Meryl McMaster’s surreal and alluring photographs read like a story about self-discovery. She unfolds an entirely personal narrative within her images, yet the ideas are communicable across culture and creed—she depicts identity as subjective and transmutable, something that should be given as much room to grow as possible. Although McMaster shirks the label “performance artist,” as she considers her artworks to be the photographs themselves, she engages with a tradition of Indigenous performance art exemplified by James Luna and Rebecca Belmore. As a member of the Plains Cree Nation with Scottish, English and Dutch ancestry, McMaster adds the complexities of her Indigenous-settler identity to this established conversation. Her latest body of work, Wandering, which opened in Santa Fe, New Mexico, this year and showed more recently at Toronto’s Katzman Contemporary, makes this evident. In these new photographs she once again turns the camera on herself and, through the performative and theatrical interaction of her own body with landscape, ecology and myth, illustrates the ephemeral construction of the self.
“I’ve been coming to a realization about the self and identity and how everyone explores that about themselves throughout their lives,” says McMaster. “Wandering talks about going into the unknown and how that is a metaphor for life. I was thinking about my own heritage and where I’ve come from. A lot of times in life, we are not necessarily held back but our dreams, our past and our circumstances are tethered.”
This “tethering” becomes a literal motif throughout the works with the use of red thread, which represents a connection between McMaster’s past and future. In some of the images she drags and pulls on it and the violent flash of red stands out in the winter landscapes and connects the pictures as if tracing a trail through the Minotaur’s labyrinth. In Under the Infinite Sky, McMaster stares into bowls of bright blue water on the ground, intimately connecting both the sky and water through reflection. In Time’s Gravity she holds a library of annotated books the length of her arms, the red placeholders hanging down like the fringes of Cree dress. In this fantasy world, McMaster purposefully blurs the separation of human and animal by painting birds, bees and forest creatures as extensions of her own body. These shamanistic inventions reflect the ecocentrism at the core of many Indigenous values, but can also be understood as an embodiment of a more childlike innocence.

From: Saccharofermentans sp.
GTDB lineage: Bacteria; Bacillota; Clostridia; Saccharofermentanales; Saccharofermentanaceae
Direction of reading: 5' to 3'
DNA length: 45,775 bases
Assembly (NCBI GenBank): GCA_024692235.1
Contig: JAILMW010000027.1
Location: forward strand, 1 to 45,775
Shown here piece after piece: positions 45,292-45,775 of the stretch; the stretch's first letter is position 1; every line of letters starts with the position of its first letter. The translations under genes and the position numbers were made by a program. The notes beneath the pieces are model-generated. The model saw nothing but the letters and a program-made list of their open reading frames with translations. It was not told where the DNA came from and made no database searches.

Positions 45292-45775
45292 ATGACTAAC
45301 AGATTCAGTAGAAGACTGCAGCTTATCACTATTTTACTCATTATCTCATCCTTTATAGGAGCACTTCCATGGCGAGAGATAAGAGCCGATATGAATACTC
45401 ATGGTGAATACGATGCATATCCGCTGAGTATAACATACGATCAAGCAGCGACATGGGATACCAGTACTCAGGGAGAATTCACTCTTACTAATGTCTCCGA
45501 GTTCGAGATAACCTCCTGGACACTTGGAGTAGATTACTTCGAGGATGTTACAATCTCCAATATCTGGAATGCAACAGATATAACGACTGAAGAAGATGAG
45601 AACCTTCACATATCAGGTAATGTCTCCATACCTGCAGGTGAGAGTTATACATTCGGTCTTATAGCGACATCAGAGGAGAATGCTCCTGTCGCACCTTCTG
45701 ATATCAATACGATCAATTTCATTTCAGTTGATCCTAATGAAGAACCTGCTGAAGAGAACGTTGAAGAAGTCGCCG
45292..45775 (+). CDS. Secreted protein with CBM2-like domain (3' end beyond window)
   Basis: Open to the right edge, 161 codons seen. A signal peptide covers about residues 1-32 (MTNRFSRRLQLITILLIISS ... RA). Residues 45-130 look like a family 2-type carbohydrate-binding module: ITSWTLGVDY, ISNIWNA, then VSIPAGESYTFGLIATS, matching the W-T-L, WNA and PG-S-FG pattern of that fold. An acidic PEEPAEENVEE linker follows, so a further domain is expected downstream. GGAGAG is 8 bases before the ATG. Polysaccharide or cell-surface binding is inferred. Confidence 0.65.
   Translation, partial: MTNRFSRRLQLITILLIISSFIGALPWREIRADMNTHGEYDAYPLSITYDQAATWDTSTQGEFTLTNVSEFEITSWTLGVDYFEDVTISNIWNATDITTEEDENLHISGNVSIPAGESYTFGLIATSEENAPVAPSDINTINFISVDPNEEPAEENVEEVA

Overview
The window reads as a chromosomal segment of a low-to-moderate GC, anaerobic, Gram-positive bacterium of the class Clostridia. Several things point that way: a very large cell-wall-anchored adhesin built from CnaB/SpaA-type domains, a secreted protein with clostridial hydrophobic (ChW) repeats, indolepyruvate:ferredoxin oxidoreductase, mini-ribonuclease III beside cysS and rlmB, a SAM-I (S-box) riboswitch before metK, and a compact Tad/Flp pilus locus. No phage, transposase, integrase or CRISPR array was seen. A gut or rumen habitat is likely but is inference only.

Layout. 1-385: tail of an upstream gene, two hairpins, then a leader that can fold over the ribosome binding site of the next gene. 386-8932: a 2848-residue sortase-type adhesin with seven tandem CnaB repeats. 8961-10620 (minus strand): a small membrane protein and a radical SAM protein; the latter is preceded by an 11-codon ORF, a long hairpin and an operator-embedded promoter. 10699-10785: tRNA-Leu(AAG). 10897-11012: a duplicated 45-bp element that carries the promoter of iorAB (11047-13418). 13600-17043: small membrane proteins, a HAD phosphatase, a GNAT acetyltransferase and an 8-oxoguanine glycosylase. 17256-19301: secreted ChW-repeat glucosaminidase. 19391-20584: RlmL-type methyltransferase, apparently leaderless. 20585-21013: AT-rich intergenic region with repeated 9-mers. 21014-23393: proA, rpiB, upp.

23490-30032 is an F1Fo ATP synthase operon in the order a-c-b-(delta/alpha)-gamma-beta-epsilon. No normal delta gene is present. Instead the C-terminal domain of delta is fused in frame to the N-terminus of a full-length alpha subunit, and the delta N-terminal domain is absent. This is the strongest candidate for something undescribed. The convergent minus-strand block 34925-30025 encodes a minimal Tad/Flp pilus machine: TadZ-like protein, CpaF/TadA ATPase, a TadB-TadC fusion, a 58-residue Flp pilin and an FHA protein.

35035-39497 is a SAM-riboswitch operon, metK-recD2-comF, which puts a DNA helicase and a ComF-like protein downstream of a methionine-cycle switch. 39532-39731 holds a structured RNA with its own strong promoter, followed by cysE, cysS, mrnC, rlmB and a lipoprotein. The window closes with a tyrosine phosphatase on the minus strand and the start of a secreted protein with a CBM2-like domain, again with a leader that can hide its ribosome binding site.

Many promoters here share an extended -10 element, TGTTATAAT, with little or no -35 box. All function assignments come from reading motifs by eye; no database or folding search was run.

“We can always come back home in some way, but throughout life we wander and explore more about ourselves, our surroundings and other people. I wanted to remind people that when you are a kid there is that feeling of having no restrictions. So much possibility about what you might become and who you might be.”
In addition to the photographic body of work, McMaster also collaborated with performance artist Johannes Zits on Wandering Together, which brought the performative element of her photographic work out of its frames and into Katzman’s gallery space. This was McMaster’s first collaboration with another artist, and witnessing Zits bring the photographs to life brought excitement to the project. “Johannes’s work deals a lot with landscape and the body and slowly over the year we talked back and forth about what we could do together. There was this connection to the ‘wandering line.’ In previous work I had asked friends to do blind-contour drawings and so Johannes drew a line drawing of me and my body and then I took this line drawing and drew it back on him. There was this changing hands of the drawing: my presence within this performance piece was my drawing on him.” The remnants of the performance, including a sand drawing made by Zits’s body on the floor and a large sculptural tree wrapped in fabric and red ribbon complete with birds peering down from branches, sat comfortably among the photographs and acted as a bridge between reality and McMaster’s liminal fantasy.
McMaster usually stages her images within natural landscapes, so a recent month-long residency in urban Detroit as a part of the Canadian Residency was a bit of a departure. Although she was unfamiliar with Detroit, she admits that her preconceptions were not entirely positive. Detroit’s bankruptcy has given the city a certain reputation, one McMaster realized the city doesn’t deserve. “It is really beautiful here,” she says. “There are more artists and more musicians coming back to the city, moving away from bigger cities like New York and Chicago. The sense of community is more visible in Detroit; it’s kind of refreshing in that sense. Maybe it’s because I’m in a new place and because I’m young, but I want to hear the story and to get to know a community.”
Peter Rozek established the Canadian Residency to foster cross-border discussion and alter Canadians’ perceptions of Detroit. In the two years since its inception, it has hosted Canadian artists including Shary Boyle, Suzy Lake and Daniel Barrow. As a border-region, Detroit makes a fitting place for McMaster to work. Although it usually takes her a couple of years to realise a new series, she notes that Detroit has given her a lot of creative energy and a start on her next project.
“I was interested here in the Great Lakes, this place that the US and Canada share. I love water and was thinking about migration as well: the activity of Aboriginal peoples back during the time that it was being settled. So there is definitely inspiration from being in Detroit. Just coming off of this new body of work I am kind of looking into and thinking about now what I want to talk about next.”